The explosion in both online and offline programming platforms over the last year has made one thing clear: Learning to code is hot. (With two “t’s.”) Well, that and the fact that our traditional education system doesn’t seem to be pulling its weight as far as computer science education is concerned. (See here.) Literally, hundreds of hacker academies and “learn to code” schools have emerged, each promising to teach aspiring developers and engineers to speak the language of programming, and even to get a job.
Furthermore, there’s no better indication of the fact that a potentially disruptive model has entered the world — or that these new hacker schools are more than just passing fancy — than when the government steps in with regulation. Last week, that’s exactly what happened in California, as VentureBeat reported that the Bureau for Private Postsecondary Education (BPPE), a division within the California Department of Consumer Affairs, had sent cease and desist letters to seven of these hacker academies.
As the story went, these C&D letters essentially threatened the seven schools with $50,000 fines and imminent closure were they not to comply with the BPPE’s list of demands. Naturally, this ignited an uproar within the tech industry (case in point), with that reaction essentially taking the shape of, “How dare the government hinder these fledgling platforms?” It’s not an unfamiliar response from a community focused on tearing down walls, on pushing boundaries, and it wouldn’t be the first time a government body were found acting as a hindrance rather than a help.
Confusion and enmity would also be an understandable reaction from the coding schools themselves. For these platforms, there’s a lot at stake in the apparent laundry list of expected compliances: There’s the threat of closure, the $50K fine, and then there are the months it could potentially take for the platforms to meet those regulatory demands, and the implicit possibility of bankruptcy as they wait for government approval.
What’s more, the list of expected compliances has been mostly hazy up to this point. Given that the thrust of these regulations stem from the California Private Postsecondary Education Act of 2009 — and that the BPPE itself owes its origins to both that legislation and its perceived reputation as a “diploma mill” in the ’80s — one can understand that the headlines up to this point have mostly focused on the impending doom of these platforms and the seemingly random interference from a government body most had never heard of previously.
As a result, some “learn to code” schools assumed that they would be subject to every compliance both within the Act and within California Code of Regulations. For example, the list of compliances one finds under in Article 1 of “Minimum Institutional Operating Standards” under California Code would make anyone groan. If coding schools are going to be viewed under the same terms as traditional academic institutions, and thus expected to meet the same compliance mandates, then a quick read would make it seem as if they would be expected to meet almost ridiculous expectations, like offering a “library” facility, for example.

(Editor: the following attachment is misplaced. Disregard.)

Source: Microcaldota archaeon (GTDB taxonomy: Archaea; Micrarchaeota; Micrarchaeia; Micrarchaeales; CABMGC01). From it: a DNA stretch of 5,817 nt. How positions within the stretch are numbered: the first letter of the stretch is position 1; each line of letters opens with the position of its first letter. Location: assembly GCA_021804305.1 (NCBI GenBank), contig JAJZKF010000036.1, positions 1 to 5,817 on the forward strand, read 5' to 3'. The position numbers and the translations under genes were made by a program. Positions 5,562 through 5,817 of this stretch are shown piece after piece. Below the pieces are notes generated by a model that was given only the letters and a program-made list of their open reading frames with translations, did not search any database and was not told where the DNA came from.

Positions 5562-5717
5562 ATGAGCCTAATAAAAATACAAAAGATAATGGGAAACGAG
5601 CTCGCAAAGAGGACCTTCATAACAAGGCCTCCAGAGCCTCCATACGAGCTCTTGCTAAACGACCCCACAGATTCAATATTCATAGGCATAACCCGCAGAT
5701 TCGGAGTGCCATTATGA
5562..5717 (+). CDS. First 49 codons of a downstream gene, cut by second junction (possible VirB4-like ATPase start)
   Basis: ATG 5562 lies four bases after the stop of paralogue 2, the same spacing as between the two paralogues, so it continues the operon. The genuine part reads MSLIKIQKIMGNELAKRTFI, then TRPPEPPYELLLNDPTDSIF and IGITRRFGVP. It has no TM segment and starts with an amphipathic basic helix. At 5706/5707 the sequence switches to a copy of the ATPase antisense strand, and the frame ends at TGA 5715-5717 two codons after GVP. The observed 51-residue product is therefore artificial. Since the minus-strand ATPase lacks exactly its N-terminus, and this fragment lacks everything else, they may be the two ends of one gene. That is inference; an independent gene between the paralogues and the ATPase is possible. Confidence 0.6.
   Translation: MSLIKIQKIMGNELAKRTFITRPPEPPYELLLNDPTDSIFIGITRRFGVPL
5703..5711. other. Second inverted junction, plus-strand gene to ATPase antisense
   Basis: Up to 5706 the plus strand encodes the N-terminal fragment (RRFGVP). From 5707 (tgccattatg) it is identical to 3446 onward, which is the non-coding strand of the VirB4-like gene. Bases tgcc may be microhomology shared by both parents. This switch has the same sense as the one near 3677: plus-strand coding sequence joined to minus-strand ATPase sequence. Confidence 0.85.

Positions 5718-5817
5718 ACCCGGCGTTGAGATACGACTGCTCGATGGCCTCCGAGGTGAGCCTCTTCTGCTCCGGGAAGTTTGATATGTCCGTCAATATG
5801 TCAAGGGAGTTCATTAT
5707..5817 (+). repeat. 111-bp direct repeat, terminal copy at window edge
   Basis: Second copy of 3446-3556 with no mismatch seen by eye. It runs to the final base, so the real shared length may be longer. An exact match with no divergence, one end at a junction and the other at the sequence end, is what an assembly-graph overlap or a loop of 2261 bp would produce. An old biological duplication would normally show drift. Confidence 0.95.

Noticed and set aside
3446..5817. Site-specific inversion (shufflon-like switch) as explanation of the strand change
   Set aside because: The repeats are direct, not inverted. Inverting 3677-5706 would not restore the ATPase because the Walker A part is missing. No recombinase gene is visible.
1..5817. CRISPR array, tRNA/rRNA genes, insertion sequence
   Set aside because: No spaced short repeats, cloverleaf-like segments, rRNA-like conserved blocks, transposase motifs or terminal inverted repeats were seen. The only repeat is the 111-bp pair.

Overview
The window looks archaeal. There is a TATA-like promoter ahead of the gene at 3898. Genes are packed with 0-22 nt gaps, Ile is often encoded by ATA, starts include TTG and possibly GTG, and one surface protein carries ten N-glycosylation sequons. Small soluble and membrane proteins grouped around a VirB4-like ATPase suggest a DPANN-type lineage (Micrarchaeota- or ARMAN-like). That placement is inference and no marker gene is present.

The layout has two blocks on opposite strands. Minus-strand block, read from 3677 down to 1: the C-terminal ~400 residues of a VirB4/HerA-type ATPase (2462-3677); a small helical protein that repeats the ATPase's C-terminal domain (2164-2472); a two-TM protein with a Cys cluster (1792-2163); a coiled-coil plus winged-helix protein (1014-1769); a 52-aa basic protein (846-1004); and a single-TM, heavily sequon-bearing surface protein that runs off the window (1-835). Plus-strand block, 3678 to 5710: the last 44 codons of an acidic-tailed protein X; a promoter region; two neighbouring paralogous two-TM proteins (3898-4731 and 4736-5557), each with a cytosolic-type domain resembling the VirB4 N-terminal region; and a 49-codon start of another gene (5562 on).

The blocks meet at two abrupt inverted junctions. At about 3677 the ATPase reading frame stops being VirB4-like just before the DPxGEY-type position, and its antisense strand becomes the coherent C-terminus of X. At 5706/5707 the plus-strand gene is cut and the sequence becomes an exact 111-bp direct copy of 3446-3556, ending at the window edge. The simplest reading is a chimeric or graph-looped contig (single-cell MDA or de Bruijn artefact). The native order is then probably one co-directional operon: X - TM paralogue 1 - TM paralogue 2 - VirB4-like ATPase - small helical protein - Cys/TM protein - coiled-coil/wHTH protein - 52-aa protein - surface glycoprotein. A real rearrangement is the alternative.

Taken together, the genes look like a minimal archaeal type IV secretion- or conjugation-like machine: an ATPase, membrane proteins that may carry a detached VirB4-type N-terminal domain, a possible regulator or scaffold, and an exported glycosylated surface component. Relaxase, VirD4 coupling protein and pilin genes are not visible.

However, after speaking with Russ Heimerich, a spokesman for the California Department of Consumer Affairs and the BPPE, a different story has begun to emerge. Heimerich told us, essentially, that the C&D letters were sent to get the attention of hacker academies and learn to code platforms, and that the BPPE does not expect to hand out any fines or close down any schools in the near future. That is, he says, as long as the seven academies completed the application process.
Once completed, they would not be liable to any of the threats first mentioned in the letters, and it was not the BPPE’s intention to follow through with any of the threats as long as the schools displayed an effort to go through the application process.
Instead, Heimerich said, the legislation and the BPPE itself, were put in place to protect the rights of students, particularly against fraud. The BPPE is treating the schools in question much as it would any other trade school. As long as an institution is offering education of any kind to students for a fee, it’s subject to the same basic laws as any other trade school in California and needs to be in compliance.
What To Expect
As to what the BPPE actually expects from coding schools, the requirements appear to be far less nefarious than they may have originally appeared. First off, the organization will be looking to make sure that these schools are offering an enrollment agreement “that passes legal muster,” the spokesman said, and are enforceable, so that the student knows what they’re getting. And, if the education doesn’t meet expectations, that there is some measure of accountability.
Second, the spokesman said, BPPE wants to make sure that each instructor meets some basic requirements — i.e. they have three years experience in Ruby, if that’s what they’re teaching. “We’re not going to do a deep dive into the educational background of instructors, but we do want to make sure they have some experience,” he said.
Third, the BPPE wants coding schools and the like to offer a basic course catalog, which displays what courses or modules the school offers. While the regulations do require schools to notify the BPPE should their courses or curricula change — a point that many founders worried about given the implied changeability of what’s popular in terms of course material and the flexibility of programs to adapt to what students want — the spokesman claims that they want to be reasonable as far as this is concerned.
“We recognize that things change, and in coding instruction, if schools change, tweak or add modules, that’s not going to be a problem,” he said. Only if an academy were to make substantive changes, like, say, adding a new certificate program focusing on auto repair, would they be expected to notify the government.